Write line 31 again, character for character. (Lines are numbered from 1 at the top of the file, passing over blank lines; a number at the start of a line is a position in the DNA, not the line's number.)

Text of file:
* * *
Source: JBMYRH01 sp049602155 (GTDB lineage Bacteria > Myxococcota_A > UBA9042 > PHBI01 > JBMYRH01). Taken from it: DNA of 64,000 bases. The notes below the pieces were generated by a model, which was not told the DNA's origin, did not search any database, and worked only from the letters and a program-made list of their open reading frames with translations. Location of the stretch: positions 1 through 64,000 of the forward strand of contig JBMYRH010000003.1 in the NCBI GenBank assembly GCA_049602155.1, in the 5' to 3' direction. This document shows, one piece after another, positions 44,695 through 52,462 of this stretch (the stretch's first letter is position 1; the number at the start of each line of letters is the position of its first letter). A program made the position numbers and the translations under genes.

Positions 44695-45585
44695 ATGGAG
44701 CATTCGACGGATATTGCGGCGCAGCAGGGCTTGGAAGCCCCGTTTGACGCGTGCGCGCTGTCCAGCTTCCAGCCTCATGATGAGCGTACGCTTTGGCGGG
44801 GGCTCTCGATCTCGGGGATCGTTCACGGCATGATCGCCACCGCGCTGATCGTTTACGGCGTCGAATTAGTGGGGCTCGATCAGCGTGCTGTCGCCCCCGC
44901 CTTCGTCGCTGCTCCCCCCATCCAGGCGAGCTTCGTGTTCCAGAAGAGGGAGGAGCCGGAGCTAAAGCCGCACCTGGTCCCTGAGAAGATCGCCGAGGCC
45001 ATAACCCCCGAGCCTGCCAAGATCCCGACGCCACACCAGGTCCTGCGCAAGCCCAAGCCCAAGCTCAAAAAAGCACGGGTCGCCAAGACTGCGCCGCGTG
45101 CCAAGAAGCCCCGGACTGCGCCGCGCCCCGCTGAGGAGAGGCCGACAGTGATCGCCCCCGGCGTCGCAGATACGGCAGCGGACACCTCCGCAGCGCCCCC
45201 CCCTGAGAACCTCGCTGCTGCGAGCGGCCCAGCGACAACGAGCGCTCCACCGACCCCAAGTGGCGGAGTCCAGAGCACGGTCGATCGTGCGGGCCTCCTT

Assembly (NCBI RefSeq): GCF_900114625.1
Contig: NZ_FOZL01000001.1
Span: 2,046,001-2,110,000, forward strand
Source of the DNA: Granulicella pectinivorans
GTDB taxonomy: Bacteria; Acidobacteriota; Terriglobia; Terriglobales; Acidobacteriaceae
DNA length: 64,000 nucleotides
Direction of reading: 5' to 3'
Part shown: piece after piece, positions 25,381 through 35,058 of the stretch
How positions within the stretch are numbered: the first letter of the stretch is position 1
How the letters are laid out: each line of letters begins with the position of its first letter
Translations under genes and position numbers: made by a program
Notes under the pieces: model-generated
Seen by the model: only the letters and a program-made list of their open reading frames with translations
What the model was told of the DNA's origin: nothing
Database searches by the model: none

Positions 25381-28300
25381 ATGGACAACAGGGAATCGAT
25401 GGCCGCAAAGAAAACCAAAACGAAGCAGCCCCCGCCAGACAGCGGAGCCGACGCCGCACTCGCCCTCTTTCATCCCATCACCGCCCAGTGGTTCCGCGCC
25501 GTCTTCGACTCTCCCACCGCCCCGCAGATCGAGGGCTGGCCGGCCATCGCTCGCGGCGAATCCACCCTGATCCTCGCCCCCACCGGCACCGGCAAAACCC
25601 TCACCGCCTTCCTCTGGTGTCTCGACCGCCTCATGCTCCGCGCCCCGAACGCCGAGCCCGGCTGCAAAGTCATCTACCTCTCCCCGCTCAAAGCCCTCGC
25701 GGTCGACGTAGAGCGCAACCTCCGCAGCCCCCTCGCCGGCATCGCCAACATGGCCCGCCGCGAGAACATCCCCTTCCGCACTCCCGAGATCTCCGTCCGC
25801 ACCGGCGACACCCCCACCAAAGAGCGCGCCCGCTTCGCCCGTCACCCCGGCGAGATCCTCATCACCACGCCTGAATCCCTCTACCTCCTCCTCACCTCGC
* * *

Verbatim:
25801 ACCGGCGACACCCCCACCAAAGAGCGCGCCCGCTTCGCCCGTCACCCCGGCGAGATCCTCATCACCACGCCTGAATCCCTCTACCTCCTCCTCACCTCGC